SR: How much loss of muscle paralysis during REM sleep must be observed for you to be confident in making a diagnosis of RBD?

Schenck: This is one of the most common questions asked after my lectures on RBD. The general consensus in the RBD research community, based on carefully gathered data reported in peer-reviewed journal articles, is that about a quarter of REM sleep should have loss of REM atonia. However, this is not a rigid cut-off. The ICSD-3 diagnostic criteria for RBD even allow for the diagnosis if there is modest loss of REM atonia, but if an episode of dream-enacting behavior was recorded during REM sleep and there is a convincing clinical history of RBD.

SR: RBD has been linked to the development of Parkinson’s disease later in life. Several studies found that for people who develop RBD after age 50, there is more than an 80% chance of conversion to Parkinson’s disease or its related dementia.4 How do you break that news to a patient?

Schenck: This is a very important topic that is carefully dealt with in chapters 22 and 23 of the RBD textbook. For patients age 50 years and older, there needs to be some mention about the future risk of conversion to parkinsonism, if for no other reason than the presence of this high risk on the internet, and so either the patient, the spouse, other family, or friends will find out. Just Google “RBD” and the Parkinson’s connection pops right up.

So it is clearly far better for the patient to hear this news first from the doctor than from someone else. The thorny issue is exactly how to break the news, and here is where the art of practicing medicine comes into play. The educational level and extent of medical sophistication on the part of the patient are important factors, along with the personality style (eg, obsessional, detail-oriented versus impressionistic, casual style).

The most simple and basic information to impart to a particular patient would be that “because of your RBD, there is a risk of your developing a brain disorder at some time in the future, and you should follow up regularly with your doctor and discuss this matter with him or her.” Then the doctor can field follow-up questions from the patient and spouse and proceed from there. On the other hand, for detail-oriented sophisticated patients, full disclosure of the risk for future parkinsonism should take place. There is a positive side to this scenario: many RBD patients are interested in being enrolled in future neuroprotective studies, and they are also willing to be enrolled in studies on biomarkers to determine which cluster of biomarkers in “idiopathic” RBD can best predict phenoconversion within 2-5 years, which makes research funding feasible. The RBD textbook covers all these issues in various chapters.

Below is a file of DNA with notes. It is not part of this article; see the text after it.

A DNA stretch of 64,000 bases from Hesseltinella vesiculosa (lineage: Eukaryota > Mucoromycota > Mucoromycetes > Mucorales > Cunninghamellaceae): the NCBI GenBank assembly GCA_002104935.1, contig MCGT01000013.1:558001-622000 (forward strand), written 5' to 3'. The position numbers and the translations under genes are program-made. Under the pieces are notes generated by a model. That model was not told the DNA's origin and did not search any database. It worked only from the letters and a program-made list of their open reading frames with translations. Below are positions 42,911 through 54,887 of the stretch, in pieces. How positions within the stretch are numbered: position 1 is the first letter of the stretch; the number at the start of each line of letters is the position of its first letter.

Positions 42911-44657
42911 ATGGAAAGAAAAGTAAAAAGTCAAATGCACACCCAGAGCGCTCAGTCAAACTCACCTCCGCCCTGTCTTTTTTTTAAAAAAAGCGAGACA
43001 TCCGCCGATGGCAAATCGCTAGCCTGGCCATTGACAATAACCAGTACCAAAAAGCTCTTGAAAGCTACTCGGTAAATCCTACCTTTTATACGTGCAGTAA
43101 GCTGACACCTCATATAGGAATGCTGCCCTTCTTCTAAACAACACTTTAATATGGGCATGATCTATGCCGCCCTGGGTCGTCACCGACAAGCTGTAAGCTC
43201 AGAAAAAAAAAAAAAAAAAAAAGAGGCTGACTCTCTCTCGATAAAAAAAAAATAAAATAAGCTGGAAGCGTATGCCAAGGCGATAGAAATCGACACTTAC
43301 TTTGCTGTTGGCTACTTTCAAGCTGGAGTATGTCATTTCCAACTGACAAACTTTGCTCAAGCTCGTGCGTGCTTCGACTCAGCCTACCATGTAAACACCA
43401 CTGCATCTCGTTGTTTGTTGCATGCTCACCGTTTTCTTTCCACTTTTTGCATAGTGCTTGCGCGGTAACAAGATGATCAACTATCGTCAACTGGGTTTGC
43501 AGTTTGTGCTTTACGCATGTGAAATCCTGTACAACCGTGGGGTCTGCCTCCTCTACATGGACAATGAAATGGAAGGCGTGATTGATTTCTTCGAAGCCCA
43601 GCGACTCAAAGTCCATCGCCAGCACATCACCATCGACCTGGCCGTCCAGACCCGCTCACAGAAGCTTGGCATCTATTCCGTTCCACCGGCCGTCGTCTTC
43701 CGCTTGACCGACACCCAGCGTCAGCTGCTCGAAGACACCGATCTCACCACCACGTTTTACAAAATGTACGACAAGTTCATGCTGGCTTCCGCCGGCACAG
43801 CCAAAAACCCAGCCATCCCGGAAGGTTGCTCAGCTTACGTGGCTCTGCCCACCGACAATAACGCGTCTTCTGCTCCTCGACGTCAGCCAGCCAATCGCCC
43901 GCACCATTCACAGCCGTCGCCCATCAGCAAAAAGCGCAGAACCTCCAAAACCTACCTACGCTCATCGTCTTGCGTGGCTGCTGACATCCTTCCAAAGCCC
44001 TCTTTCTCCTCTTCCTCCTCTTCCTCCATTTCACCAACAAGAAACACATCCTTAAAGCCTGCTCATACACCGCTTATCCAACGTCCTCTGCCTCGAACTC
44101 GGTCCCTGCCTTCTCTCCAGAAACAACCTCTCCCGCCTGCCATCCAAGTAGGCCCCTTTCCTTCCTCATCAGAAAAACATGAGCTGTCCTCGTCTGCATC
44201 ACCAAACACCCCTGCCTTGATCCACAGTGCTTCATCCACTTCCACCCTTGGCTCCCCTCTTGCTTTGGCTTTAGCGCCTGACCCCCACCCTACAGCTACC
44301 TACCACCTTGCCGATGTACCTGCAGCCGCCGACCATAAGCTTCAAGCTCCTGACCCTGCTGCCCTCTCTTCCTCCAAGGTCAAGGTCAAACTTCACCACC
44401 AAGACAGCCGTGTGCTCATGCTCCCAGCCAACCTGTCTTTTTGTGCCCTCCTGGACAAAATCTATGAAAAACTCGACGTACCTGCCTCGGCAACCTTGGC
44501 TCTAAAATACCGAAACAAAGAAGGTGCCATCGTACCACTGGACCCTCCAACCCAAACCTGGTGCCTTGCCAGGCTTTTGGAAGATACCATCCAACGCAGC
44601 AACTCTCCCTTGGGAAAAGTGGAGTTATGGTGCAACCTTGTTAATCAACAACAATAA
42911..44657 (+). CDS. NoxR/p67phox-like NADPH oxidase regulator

SR: What about patients who are younger at the time of diagnosis? Will they also convert to Parkinson’s?

Schenck: This is another common question I am asked. The answer is twofold.

First, we don’t have the data yet on the longitudinal outcome for RBD patients under the age of 50 years, so currently we don’t know.

Second, there are retrospective reports showing how presumed RBD (namely, dream-enactment but without vPSG confirmation) began decades (such as in late adolescence or early adulthood) before the emergence of parkinsonism. So the younger RBD patients should be told they may carry a risk, but that we are not sure. They should follow up with their doctor, who can provide updated information based on new research findings. We also don’t know the natural history of parasomnia overlap disorder and whether it carries a risk for parkinsonism.

parasomnias EEG

Varghese (right), with Schenck, holds a 256-electrode high density (HD) EEG head net, which is a tool employed by the MRSDC in a collaboration with the University of Wisconsin-Madison. They monitor non-REM parasomnia patients (who have sleepwalking, sleep terrors, sleep related eating, etc) to capture behavioral events in the sleep lab, and then correlate the behaviors with the HD-EEG findings.

SR: What is the status of the scientific research that is trying to figure which RBD patients will convert to Parkinson’s? And at what biomarkers are they looking?

Schenck: This is an area of intense scientific research, for the reason we discussed earlier (in regard to identifying the highest-risk RBD patients for converting to parkinsonism within 2-5 years, so they can be enrolled in neuroprotective trials). Chapter 36 by Ron Postuma, MD, MSc, addresses the topic of biomarkers, with some of the most important ones being loss of smell, vision changes, subtle motor abnormalities (including gait), EEG slowing, abnormal brain imaging findings, mild cognitive impairment, constipation, depression, etc.

I should point out that a number of biomarkers in isolation are quite nonspecific, such as constipation or depression. But when they are clustered together with other biomarkers, especially in the powerful context of RBD, then they can become predictors of imminent phenoconversion.

SR: What is the status of therapies for RBD? Are any therapies being investigated that may prevent the later development of Parkinson’s?